Before he joined TV's Legends of Tomorrow, John Constantine starred in the longest-running series under DC Comics' popular Vertigo mature readers imprint was Hellblazer, starring fan-favorite DC occultist John Constantine. The popular series ran for 300 issues from the 1980s to the New 52 publishing initiative in 2013 as the character was reintegrated into the greater DC Universe, where he originally debuted as a Swamp Thing supporting character.

With Hellblazer being relaunched as part of Neil Gaiman's Sandman Universe this October, here is a selection of some of the best stories from Hellblazer's original run.

RELATED: John Constantine is the Hellblazer Again in DC's New Mature Readers Series

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Spinning out of the events of Alan Moore's groundbreaking run on Swamp Thing where he first appeared, Jamie Delano and John Ridway launched Hellblazer in 1988. Predating the debut of the Vertigo Comics imprint by several years, Hellblazer was retroactively added to the imprint's roster upon its start.

Hellblazer: Original Sins collects Constantine's first appearances in Swamp Thing along with the first eight issues of the character's own ongoing series as John encounters the supernatural across his daily life as a world-weary occultist, caught in the middle of the ongoing conflict between Heaven and Hell.

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As one of the most prominent British comic book characters, Constantine has seen his fair of British writers lending their talents to craft new adventures for the paranormal ne'er-do-well. Among some of the acclaimed writers to pen tales in Hellblazer are Neil Gaiman and Grant Morrison.

RELATED: Keanu Reeves Wants To Play John Constantine Again

Hellblazer: The Family Man collects Gaiman and Morrison's separate stories with John Constantine, including the memorably terrifying new antagonist in the serial killing Family Man. This collection also features a longer Jamie Delano tale that sees John's attempts to take a much-needed vacation predictably impeded by the supernatural.

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One of the most acclaimed runs on Hellblazer was by Preacher co-creator Garth Ennis and Will Simpson, which launch Ennis' career in mainstream American comics. The creative team's most celebrated story is collected as Hellblazer: Dangerous Habits.

After years of chain-smoking and paranormally-tinged hard living, Constantine learns that he has contracted terminal cancer. Facing his own mortality, Constantine finds his soul may be a crucial component in a potential war between Heaven and Hell and proves that he's the best conman in the DC Unvierse. The classic 1991 story would later serve as a loose inspiration for the 2005 film adaptation of the character starring Keanu Reeves in the title role.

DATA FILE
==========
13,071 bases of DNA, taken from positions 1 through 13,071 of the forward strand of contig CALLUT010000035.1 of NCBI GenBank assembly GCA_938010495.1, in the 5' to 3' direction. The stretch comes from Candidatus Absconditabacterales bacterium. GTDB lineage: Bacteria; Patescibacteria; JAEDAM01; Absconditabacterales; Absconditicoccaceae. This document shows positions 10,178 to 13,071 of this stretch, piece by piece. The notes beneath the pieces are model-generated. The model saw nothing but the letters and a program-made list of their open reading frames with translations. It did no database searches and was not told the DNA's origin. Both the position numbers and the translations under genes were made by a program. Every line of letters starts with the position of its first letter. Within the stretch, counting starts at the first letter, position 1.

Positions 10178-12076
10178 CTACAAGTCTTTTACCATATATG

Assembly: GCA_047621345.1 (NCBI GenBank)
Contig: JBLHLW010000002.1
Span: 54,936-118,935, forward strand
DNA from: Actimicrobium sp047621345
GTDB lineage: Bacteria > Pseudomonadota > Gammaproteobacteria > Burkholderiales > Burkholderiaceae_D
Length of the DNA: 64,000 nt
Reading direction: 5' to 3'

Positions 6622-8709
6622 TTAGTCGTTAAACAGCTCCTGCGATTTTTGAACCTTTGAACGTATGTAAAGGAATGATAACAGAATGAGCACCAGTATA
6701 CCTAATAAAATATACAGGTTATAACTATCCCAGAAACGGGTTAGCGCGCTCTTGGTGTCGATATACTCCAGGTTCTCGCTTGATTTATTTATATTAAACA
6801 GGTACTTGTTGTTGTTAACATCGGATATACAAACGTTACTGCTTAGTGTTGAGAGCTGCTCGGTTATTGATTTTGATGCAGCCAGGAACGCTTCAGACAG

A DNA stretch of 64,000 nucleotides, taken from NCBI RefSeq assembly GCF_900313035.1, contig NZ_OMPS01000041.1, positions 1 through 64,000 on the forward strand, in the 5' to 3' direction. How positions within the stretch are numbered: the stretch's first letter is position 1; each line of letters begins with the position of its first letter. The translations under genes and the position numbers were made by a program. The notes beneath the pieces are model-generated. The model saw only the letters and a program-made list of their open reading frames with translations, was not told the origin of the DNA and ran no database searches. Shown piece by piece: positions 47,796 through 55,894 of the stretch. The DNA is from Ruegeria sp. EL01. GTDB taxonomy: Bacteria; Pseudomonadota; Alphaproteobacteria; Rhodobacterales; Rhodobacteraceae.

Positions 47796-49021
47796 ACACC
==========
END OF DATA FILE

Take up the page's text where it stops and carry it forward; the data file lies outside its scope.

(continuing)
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While John Constantine is a seasoned traveler of both the physical and spiritual worlds, the character always seems most in his element in his home of London. The start of writer Warren Ellis' fan-favorite run on the character had John back in the British capital to take on the worst of humanity after years of facing the supernatural.

RELATED: Felix Faust: How the Villain Became the Arrowverse's Forgotten Powerhouse

Hellblazer: Haunted collects Ellis' acclaimed run as well as additional tales penned by Darko Macan and featuring a whole host of superstar artists including Tim Bradstreet, John Higgins, Marcelo Frusin, and Gary Erskine as John Constantine discovers that home may be the most dangerous place for him on Earth. This collection also includes the legendary controversial story, "Shoot," which wasn't printed for years after it was initially completed.

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With many Hellblazer tales containing death and wanton destruction, it's only natural that the law would catch up to John Constantine eventually and, during Brian Azzarello's run on Hellblazer, it did just that as Constantine returned to the United States.

Hellblazer: Good Intentions collects Azzarello's run on the character including the popular story "Hard Times" as Constantine finds himself in a maximum security prison, convicted with a murder sentence. Featuring art by Steve Dillon, Richard Corben, and Marcelo Frusin, the story has John visit the scene of the crime deep within West Virginia to make amends only to confront even more sinister revelations.

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